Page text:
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Katalog Evreiskikh Rukopisei

SPbF IV RAN

[Catalog of Jewish Manuscripts

In the Institute of Oriental Studies]

by

Iona I. Gintsburg

 

This work catalogs the well-known collection of Jewish manuscripts in the St. Petersburg branch of the Institute of Oriental Studies of the Russian Academy of Sciences (known as the Asiatic Museum before 1930). The work was compiled by Dr. Iona Gintsburg, who died in 1942 during the Nazi siege of Leningrad. Since his death the catalog has remained in manuscript form, making the collection virtually inaccessible. The catalog has now been revised and corrected for publication by specialists of the Institute and has been published for the first time by Ross Publishing Inc.

The catalog contains descriptions of 964 titles in the following order:

Biblical literature (nos. 1-83)

Philology (nos. 84-166)

Exegesis (nos. 167-357)

Philosophy, Ethics, Logic, other branches of scholarship (nos. 358-599)

Kabbalah (nos. 600-662)

Theology (nos. 663-964)

 

Each entry includes the size of the manuscript, number of pages, type of binding and period from which the manuscript dates. When it was possible, the compiler listed the names of copyists and provenance. The title of each manuscript is listed in Hebrew, while the descriptions are in Russian. The work includes a Foreword by Professor Yuri Petrosyan, an Introduction by Dr. Klavdia Starkova, and was edited for publication by Boris Zaikovsky, Curator of the Hebrew Collection of the Russian National Library.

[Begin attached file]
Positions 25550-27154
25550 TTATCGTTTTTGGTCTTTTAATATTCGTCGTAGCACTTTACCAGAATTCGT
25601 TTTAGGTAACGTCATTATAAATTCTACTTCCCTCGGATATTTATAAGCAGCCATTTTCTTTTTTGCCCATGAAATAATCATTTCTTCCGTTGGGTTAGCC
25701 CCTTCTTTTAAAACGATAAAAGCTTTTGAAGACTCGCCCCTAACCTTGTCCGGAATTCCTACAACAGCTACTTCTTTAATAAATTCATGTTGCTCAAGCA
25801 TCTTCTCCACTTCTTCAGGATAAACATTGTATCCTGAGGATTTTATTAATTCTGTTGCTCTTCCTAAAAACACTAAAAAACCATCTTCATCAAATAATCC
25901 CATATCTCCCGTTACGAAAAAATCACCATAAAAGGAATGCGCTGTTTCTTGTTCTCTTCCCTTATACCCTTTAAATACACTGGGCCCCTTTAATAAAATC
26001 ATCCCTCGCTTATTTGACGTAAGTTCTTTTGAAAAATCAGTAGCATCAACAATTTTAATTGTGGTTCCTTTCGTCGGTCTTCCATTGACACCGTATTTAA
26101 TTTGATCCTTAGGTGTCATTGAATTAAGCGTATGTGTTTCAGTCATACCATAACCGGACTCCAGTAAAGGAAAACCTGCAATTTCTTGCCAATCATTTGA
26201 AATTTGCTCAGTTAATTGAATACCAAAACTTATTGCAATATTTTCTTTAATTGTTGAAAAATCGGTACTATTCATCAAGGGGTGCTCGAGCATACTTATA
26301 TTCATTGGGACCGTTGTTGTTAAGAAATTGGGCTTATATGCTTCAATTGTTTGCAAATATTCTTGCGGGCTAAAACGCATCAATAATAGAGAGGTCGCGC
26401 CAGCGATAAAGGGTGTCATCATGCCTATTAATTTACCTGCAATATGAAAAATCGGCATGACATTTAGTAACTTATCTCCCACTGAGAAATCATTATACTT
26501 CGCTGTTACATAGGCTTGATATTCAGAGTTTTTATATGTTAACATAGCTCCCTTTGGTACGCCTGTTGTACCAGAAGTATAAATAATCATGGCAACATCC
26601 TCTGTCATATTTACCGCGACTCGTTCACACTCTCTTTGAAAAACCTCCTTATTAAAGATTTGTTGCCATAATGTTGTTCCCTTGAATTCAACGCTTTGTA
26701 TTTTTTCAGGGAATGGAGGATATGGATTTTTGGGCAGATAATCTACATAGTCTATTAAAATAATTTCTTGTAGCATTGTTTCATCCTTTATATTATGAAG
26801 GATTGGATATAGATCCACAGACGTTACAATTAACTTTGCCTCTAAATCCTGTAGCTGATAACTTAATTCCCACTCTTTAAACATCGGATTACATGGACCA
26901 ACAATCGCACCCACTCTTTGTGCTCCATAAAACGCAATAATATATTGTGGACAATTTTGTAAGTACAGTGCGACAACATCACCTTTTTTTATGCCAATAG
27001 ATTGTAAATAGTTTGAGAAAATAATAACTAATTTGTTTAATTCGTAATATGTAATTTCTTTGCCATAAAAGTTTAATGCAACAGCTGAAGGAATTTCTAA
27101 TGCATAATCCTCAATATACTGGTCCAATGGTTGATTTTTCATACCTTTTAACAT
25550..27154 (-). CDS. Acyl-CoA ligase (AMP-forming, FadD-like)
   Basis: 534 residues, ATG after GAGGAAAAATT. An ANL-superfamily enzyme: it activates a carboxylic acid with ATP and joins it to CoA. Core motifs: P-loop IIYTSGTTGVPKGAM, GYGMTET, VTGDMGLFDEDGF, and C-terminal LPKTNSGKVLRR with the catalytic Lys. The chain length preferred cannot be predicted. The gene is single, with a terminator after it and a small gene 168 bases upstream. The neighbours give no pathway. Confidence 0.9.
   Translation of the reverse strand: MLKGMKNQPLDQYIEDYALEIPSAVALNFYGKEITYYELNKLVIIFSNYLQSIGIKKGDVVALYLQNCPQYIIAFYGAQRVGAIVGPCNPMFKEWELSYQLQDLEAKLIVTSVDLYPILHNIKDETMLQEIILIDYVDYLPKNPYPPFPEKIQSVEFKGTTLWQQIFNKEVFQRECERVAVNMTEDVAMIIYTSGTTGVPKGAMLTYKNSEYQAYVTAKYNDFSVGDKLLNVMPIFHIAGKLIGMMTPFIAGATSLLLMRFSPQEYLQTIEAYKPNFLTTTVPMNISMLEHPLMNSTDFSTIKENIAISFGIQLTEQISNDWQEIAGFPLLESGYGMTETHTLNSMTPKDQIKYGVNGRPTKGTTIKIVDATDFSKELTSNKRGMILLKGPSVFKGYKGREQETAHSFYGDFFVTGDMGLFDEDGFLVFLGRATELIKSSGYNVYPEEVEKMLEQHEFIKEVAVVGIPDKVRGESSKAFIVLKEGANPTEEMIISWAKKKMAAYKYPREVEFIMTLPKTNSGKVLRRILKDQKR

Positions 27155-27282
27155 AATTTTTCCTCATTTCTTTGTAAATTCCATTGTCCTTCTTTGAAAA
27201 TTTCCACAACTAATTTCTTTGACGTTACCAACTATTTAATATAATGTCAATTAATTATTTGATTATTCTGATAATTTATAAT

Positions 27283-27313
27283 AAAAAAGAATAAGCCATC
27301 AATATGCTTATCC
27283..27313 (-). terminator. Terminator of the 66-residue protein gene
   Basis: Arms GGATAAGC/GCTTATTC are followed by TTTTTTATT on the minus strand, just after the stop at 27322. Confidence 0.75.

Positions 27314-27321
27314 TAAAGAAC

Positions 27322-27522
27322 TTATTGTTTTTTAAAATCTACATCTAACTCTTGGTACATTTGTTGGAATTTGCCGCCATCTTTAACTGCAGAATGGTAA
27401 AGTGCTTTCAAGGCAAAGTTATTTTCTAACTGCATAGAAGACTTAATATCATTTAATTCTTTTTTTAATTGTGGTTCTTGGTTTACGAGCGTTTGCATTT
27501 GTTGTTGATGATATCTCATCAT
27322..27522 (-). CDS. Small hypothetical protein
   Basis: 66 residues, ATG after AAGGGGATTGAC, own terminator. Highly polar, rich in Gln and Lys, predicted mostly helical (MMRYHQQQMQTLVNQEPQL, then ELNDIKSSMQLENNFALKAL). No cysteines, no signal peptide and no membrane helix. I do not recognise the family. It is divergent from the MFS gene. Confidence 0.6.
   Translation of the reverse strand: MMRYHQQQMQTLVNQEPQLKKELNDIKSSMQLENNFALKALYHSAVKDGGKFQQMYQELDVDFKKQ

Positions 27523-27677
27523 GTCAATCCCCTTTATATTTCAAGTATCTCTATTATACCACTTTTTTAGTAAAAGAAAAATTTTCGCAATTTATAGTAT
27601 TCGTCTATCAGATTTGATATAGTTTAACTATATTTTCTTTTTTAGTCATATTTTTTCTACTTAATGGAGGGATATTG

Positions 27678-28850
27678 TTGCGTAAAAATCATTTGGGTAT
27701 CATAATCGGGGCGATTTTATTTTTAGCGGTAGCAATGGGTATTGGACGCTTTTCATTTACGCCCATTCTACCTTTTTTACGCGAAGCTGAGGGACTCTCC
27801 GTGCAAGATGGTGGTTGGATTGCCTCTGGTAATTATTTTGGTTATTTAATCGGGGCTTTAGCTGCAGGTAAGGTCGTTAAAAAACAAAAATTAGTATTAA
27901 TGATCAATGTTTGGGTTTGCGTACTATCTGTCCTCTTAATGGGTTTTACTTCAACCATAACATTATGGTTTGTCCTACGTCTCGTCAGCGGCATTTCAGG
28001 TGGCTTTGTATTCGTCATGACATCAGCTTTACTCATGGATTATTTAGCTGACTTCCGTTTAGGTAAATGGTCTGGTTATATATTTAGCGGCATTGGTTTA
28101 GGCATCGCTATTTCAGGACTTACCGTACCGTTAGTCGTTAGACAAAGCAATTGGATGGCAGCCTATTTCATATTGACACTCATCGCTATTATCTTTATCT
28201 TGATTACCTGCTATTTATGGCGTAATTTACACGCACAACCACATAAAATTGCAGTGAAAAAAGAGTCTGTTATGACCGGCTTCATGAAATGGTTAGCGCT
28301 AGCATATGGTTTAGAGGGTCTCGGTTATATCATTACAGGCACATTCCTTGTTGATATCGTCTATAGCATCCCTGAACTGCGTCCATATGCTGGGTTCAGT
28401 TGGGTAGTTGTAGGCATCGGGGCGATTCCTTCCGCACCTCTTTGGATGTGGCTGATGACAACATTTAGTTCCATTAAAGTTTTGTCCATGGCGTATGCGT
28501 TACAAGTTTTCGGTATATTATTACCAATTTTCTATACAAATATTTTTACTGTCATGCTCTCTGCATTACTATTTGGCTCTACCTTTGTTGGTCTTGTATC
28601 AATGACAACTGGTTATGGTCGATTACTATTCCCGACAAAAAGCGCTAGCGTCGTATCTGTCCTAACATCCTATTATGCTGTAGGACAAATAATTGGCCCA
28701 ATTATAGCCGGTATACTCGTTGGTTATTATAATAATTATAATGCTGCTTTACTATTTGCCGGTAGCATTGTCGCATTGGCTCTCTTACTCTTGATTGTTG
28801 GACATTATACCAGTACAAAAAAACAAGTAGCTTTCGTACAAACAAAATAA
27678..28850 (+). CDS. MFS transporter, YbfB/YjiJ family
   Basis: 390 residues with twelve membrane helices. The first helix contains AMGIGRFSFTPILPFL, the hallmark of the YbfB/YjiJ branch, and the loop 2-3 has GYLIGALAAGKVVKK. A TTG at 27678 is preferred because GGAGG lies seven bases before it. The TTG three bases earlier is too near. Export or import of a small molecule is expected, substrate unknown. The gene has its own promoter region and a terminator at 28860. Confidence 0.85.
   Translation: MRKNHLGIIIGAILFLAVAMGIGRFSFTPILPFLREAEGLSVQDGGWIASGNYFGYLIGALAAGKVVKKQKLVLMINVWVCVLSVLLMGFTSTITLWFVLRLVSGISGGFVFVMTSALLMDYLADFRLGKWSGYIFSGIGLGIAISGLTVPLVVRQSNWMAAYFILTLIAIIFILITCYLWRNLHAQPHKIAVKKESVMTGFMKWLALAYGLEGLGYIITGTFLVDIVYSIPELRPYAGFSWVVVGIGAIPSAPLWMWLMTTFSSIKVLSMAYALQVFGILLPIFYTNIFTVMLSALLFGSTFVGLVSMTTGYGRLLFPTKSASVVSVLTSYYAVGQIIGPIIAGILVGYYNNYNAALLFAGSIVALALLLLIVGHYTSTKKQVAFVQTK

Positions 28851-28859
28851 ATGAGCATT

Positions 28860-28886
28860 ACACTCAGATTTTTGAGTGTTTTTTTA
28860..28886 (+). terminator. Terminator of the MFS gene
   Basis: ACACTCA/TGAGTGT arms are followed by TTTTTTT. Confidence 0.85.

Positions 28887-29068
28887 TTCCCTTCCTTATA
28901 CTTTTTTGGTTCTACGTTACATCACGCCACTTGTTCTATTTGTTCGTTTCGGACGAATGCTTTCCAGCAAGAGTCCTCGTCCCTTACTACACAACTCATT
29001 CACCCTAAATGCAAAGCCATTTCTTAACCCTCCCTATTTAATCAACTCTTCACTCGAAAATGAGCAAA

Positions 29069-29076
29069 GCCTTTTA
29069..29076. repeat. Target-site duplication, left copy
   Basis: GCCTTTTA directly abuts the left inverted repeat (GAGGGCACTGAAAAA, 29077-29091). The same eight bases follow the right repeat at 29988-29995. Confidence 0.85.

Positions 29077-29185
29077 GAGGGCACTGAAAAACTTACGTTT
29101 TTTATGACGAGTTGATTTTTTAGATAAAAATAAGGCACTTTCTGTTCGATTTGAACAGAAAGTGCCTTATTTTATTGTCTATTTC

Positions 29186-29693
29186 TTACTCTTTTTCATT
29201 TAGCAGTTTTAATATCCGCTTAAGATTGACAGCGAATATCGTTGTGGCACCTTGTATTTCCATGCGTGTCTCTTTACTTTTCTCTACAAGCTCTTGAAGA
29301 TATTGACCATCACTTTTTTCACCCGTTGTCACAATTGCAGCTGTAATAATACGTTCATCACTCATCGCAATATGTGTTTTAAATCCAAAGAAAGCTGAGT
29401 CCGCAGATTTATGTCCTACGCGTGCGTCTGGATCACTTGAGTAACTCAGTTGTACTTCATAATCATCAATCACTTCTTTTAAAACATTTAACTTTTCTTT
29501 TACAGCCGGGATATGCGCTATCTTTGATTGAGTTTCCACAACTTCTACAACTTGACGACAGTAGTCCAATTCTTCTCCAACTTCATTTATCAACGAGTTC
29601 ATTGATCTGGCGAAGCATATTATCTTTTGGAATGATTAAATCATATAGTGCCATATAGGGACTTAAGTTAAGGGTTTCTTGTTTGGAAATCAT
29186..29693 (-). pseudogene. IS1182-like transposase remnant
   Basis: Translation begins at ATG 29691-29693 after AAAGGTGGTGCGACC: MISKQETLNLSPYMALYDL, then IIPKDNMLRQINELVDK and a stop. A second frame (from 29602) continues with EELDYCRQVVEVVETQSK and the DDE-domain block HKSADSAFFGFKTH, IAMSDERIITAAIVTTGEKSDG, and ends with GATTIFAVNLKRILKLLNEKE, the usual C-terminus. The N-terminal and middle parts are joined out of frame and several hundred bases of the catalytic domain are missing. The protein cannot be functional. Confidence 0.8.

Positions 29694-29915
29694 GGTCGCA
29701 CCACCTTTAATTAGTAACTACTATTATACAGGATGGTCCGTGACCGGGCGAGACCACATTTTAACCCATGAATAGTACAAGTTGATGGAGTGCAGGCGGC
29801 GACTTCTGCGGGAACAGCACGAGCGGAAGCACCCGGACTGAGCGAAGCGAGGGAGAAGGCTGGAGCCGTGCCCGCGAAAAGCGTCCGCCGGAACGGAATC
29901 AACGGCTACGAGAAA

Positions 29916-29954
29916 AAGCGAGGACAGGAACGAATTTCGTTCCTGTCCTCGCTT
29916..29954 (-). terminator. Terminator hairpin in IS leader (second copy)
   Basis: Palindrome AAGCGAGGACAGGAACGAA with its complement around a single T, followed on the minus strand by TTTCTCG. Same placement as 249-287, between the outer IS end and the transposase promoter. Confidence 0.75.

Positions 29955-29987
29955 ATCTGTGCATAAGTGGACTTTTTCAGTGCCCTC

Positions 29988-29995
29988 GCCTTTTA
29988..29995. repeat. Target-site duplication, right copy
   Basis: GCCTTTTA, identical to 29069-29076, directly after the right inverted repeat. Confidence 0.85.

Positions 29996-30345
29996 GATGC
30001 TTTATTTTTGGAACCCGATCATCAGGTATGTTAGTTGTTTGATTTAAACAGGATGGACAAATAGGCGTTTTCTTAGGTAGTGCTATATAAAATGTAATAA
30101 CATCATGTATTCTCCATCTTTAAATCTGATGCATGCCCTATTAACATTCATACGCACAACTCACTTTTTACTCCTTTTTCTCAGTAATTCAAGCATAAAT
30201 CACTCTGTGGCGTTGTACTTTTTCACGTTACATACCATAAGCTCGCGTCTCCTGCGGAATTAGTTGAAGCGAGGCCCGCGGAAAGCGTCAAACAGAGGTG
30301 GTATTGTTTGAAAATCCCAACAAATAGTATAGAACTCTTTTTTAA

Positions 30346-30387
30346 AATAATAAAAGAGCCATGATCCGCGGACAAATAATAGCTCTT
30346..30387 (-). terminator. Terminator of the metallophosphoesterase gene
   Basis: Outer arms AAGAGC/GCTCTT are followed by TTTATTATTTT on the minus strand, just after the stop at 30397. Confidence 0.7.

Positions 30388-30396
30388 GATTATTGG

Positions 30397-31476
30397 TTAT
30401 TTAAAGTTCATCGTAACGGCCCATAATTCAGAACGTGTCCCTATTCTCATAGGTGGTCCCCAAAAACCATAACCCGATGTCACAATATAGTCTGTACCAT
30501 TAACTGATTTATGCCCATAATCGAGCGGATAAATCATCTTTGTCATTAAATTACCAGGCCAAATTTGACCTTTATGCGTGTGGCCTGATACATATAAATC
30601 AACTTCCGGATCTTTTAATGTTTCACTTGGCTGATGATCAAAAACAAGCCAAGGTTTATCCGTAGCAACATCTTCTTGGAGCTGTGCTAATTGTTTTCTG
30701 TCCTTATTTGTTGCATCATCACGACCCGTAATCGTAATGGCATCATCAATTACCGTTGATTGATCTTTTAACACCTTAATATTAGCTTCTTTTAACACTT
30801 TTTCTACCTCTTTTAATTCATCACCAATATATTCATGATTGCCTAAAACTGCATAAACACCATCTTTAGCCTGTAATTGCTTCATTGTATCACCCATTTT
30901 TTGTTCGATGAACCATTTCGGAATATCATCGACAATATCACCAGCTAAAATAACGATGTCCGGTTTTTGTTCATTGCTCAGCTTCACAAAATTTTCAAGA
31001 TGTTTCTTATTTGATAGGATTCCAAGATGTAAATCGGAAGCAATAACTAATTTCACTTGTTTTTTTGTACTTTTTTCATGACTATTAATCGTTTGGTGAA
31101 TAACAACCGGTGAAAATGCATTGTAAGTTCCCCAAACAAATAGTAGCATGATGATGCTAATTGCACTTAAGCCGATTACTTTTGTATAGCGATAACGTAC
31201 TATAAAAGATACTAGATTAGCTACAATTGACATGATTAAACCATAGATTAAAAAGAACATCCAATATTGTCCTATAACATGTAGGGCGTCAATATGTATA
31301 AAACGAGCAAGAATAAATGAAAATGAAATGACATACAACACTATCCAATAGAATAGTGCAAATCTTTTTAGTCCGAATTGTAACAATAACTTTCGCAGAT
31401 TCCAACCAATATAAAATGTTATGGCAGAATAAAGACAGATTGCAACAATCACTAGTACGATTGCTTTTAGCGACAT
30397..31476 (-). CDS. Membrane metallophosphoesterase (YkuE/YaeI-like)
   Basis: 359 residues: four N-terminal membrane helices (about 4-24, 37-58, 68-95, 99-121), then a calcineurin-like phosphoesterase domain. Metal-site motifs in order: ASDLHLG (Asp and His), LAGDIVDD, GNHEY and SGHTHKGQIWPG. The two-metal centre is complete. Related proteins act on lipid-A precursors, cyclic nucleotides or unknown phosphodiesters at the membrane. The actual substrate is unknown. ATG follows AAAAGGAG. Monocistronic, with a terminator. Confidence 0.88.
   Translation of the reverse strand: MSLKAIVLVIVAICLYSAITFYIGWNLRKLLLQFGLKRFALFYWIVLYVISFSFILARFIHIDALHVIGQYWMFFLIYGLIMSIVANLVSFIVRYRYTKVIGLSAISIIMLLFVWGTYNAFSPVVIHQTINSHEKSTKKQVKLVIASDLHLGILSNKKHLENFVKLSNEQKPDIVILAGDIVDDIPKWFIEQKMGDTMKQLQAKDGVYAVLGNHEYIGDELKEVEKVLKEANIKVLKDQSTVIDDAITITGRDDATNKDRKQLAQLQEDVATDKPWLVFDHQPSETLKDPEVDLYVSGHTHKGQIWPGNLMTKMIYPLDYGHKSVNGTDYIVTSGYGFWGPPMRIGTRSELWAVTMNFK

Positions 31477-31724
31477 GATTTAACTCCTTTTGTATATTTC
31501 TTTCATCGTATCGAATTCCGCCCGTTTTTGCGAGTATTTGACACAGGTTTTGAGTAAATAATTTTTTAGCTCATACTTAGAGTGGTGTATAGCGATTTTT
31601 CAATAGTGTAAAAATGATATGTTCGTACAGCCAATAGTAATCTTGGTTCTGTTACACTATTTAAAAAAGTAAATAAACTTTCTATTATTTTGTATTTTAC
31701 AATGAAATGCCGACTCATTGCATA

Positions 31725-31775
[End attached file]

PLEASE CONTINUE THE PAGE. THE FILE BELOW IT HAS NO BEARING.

Publication date: 10/15/03............................................$80

Hardbound, 8.5x11", ix + 201 pp, ISBN 0-88354-276-5

 

Catalog of Jewish Manuscripts is Published 40 Years after Death of Author

 

In the 1930s and early 1940s, a dedicated Russian-Jewish bibliographer, I. I. Gintsburg, labored relentlessly on his magnum opus, a catalog of the Jewish manuscripts he found in the Institute of Oriental Studies in Leningrad. As he neared completion of the work, the guns of war exploded to the West. Poland fell. Russia was invaded. Leningrad was surrounded and remained under siege for nearly 900 days, with little food available. More than a million souls died of starvation and the effects of malnutrition. Among them was I. I. Gintsburg.

Gintsburg's death, which occurred during the most trying days of the siege, prevented him from publishing his most important work. Although he did everything in his power to polish the work and leave it in a state suitable for publication, and although it was prepared for publication by other scholars several times over the ensuing decades, until now it had never been published. The title of each manuscript is listed in Hebrew, while the descriptions are in Russian.